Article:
March 18, 2014. In November of 2013, the EPA introduced a proposal to reduce the renewable fuel volume to 15.21 billion gallons. This decision by the EPA has been met with a substantial amount of criticism, mainly because the renewable fuel standard (RFS) is a statutorily mandated volume pursuant to the Clean Air Act, which requires that the total renewable fuels volume for 2014 is 18.15 billion.

The long term legal implications of the EPA’s proposed reduction are substantial. If the EPA’s proposed reduction is allowed to proceed it will set a precedent for EPA administrative action pursuant to establishing the renewable fuels volume related to the RFS. Section 211(o)(7)(A)(ii) of the Clean Air Act does provide a “general waiver” authority that allows the EPA to adjust the renewable fuels volume if “there is an inadequate domestic supply.”

The ethanol industry argues that there is not an inadequate domestic supply. Arguing that the EPA is attempting to modify the renewable fuels volume based off an argument related to the ability to successfully blend and/or distribute the identified renewable fuels into the nations fuel supply as a whole. The EPA contends that the ambiguity contained in the language of the Clean Air Act allows the agency to look at both the production of renewable fuels but also “factors affecting the ability to distribute, blend, dispense and consume those renewable fuels” to evaluate the available supply.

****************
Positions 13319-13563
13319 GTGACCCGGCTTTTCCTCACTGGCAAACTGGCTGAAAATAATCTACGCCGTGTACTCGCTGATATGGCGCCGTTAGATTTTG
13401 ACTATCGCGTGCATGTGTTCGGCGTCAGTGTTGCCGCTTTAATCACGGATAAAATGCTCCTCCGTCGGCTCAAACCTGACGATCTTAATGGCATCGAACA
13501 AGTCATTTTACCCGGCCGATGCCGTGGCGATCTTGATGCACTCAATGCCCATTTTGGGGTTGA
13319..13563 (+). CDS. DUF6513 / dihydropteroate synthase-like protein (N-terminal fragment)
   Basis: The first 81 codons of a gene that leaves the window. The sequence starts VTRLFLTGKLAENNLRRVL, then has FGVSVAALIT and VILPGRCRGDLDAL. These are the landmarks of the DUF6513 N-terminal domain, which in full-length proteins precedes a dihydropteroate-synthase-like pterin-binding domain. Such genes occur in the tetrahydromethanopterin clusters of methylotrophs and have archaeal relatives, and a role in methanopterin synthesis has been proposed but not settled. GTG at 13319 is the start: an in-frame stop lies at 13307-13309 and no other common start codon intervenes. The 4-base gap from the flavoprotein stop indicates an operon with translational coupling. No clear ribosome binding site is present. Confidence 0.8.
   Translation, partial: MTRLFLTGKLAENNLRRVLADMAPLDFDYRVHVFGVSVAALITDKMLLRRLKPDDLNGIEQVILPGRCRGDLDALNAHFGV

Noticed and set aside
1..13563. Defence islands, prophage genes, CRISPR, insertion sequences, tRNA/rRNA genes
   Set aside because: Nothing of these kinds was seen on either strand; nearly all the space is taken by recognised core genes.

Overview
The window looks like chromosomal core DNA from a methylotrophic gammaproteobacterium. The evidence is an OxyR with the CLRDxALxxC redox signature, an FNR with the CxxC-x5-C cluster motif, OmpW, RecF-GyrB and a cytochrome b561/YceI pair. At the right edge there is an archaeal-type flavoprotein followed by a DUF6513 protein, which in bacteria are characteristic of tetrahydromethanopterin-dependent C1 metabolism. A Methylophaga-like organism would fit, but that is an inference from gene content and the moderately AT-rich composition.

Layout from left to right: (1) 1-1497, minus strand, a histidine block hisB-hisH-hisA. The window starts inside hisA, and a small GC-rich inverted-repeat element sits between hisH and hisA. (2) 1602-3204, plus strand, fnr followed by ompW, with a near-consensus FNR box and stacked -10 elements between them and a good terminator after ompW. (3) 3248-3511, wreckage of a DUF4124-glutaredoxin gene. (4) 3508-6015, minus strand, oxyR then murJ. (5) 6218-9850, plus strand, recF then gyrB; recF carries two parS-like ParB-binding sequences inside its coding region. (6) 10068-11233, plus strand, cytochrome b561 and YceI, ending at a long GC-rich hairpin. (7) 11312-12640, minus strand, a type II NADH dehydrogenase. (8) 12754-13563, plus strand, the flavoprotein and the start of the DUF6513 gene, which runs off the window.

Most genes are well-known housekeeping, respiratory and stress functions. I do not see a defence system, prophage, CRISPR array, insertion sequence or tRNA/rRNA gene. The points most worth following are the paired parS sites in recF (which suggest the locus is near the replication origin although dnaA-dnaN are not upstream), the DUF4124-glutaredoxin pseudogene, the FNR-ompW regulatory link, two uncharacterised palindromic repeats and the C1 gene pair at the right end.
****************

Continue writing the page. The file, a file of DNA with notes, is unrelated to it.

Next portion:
Iowa Attorney General, Thomas J. Miller, has submitted comments to the EPA outlining the legal basis for the opposition to the proposed reduction in the RFS. In his comments Miller addressed how the Chevron test, which is used by the courts to evaluate a federal agency’s interpretation of a statute, is not met. Under this test, the court’s analysis will determine: 1) If the statute is clear, the court must enforce the law’s unambiguous language; and 2) If the statute is not clear, the agency’s interpretation must be permissible.

Based off of the legitimate legal arguments that opponents of the EPA’s proposed reduction in the RFS have expressed, it is quite possible that subsequent litigation could ensue to establish the EPA’s authority to modify the RFS standards and under what circumstances.

For more information about Ag Law and the EPA's proposed reduction to the RFS, contact the Goosmann Law Firm at or call 712-226-4000.

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